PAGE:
Physiology and anatomy of synaptic connections between thick tufted pyramidal neurones in the developing rat neocortex.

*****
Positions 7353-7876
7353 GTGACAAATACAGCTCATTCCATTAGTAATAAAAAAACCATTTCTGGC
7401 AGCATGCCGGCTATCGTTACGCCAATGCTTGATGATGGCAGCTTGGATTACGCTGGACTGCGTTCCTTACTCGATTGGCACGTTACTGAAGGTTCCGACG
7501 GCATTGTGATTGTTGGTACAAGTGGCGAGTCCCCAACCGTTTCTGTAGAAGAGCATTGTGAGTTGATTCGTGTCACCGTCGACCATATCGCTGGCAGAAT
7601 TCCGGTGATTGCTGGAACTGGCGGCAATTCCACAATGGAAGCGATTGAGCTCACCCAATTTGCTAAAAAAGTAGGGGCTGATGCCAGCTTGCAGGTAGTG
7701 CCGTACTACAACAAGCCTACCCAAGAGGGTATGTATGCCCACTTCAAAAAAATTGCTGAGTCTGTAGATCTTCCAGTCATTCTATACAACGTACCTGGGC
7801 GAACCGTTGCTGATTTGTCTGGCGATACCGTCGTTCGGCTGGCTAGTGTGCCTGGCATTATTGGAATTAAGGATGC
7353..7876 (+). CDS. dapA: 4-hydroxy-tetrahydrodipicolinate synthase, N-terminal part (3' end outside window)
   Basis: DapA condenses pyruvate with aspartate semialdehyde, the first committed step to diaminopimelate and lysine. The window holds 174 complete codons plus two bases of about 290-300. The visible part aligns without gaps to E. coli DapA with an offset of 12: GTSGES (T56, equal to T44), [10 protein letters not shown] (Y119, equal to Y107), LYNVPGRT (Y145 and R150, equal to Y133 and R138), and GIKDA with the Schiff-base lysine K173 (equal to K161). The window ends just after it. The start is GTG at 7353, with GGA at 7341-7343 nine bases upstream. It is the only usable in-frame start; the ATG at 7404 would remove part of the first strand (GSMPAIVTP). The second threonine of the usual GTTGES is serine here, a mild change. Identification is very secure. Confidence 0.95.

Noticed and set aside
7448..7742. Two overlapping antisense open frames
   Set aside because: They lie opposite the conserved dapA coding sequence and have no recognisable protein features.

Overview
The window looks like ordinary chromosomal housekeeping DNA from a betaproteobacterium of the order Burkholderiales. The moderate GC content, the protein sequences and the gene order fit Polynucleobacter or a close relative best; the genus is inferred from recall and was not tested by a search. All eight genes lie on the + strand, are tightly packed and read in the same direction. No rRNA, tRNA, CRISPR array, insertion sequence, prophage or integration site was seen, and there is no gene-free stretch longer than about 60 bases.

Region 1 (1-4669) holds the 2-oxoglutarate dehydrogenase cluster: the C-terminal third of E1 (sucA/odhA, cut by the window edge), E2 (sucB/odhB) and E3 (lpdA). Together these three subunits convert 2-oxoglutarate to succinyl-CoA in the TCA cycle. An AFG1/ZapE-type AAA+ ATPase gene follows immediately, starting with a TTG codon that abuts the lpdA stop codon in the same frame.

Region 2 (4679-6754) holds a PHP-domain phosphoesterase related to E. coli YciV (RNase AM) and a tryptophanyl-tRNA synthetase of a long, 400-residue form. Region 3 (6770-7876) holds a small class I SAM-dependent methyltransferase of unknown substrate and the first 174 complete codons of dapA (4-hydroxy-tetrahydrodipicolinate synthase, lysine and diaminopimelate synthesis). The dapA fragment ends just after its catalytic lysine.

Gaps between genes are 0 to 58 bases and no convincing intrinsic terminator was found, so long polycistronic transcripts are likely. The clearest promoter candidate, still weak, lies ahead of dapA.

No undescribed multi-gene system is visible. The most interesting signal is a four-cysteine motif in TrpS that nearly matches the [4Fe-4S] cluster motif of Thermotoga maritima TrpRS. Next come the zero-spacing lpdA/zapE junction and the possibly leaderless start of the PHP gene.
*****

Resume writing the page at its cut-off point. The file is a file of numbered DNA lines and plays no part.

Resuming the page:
1. Dual voltage recordings were made from pairs of adjacent, synaptically connected thick tufted layer 5 pyramidal neurones in brain slices of young rat (14-16 days) somatosensory cortex to examine the physiological properties of unitary EPSPs. Pre- and postsynaptic neurones were filled with biocytin and examined in the light and electron microscope to quantify the morphology of axonal and dendritic arbors and the number and location of synaptic contacts on the target neurone. 2. In 138 synaptic connections between pairs of pyramidal neurones 96 (70%) were unidirectional and 42 (30%) were bidirectional. The probability of finding a synaptic connection in dual recordings was 0.1. Unitary EPSPs evoked by a single presynaptic action potential (AP) had a mean peak amplitude ranging from 0.15 to 5.5 mV in different connections with a mean of 1.3 +/- 1.1 mV, a latency of 1.7 +/- 0.9 ms, a 20-80% rise time of 2.9 +/- 2.3 ms and a decay time constant of 40 +/- 18 ms at 32-24 degrees C and -60 +/- 2 mV membrane potential. 3. Peak amplitudes of unitary EPSPs fluctuated randomly from trial to trial. The coefficient of variation (c.v.) of the unitary EPSP amplitudes ranged from 0.13 to 2.8 in different synaptic connections (mean, 0.52; median, 0.41). The percentage of failures of single APs to evoke a unitary EPSP ranged from 0 to 73% (mean, 14%; median, 7%). Both c.v. and percentage of failures decreased with increasing mean EPSP amplitude. 4. Postsynaptic glutamate receptors which mediate unitary EPSPs at -60 mV were predominantly of the L-alpha-amino-3-hydroxy-5-methyl-4-isoxazolepropionate (AMPA) receptor type. Receptors of the N-methyl-D-aspartate (NMDA) type contributed only a small fraction (< 20%) to the voltage-time integral of the unitary EPSP at -60 mV, but their contribution increased at more positive membrane potentials. 5. Branching patterns of dendrites and axon collaterals of forty-five synaptically connected neurones, when examined in the light microscope, indicated that the axonal and dendritic anatomy of both projecting and target neurones and of uni- and bidirectionally connected neurones was uniform. 6. The number of potential synaptic contacts formed by a presynaptic neurone on a target neurone varied between four and eight (mean, 5.5 +/- 1.1 contacts; n = 19 connections). Synaptic contacts were preferentially located on basal dendrites (63%, 82 +/- 35 microns from the soma, n = 67) and apical oblique dendrites (27%, 145 +/- 59 microns, n = 29), and 35% of all contacts were located on tertiary basal dendritic branches. The mean geometric distances (from the soma) of the contacts of a connection varied between 80 and 585 microns (mean, 147 microns; median, 105 microns). The correlation between EPSP amplitude and the number of morphologically determined synaptic contacts or the mean geometric distances from the soma was only weak (correlation coefficients were 0.2 and 0.26, respectively). 7. Compartmental models constructed from camera lucida drawings of eight target neurones showed that synaptic contacts were located at mean electrotonic distances between 0.07 and 0.33 from the soma (mean, 0.13). Simulations of unitary EPSPs, assuming quantal conductance changes with fast rise time and short duration, indicated that amplitudes of quantal EPSPs at the soma were attenuated, on average, to < 10% of dendritic EPSPs and varied in amplitude up to 10-fold depending on the dendritic location of synaptic contacts. The inferred quantal peak conductance increase varied between 1.5 and 5.5 nS (mean, 3 nS). 8. The combined physiological and morphological measurements in conjunction with EPSP simulations indicated that the 20-fold range in efficacy of the synaptic connections between thick tufted pyramidal neurones, which have their synaptic contacts preferentially located on basal and apical oblique dendrites, was due to differences in transmitter release probability of the projecting neurones and, to a lesser extent, to differenc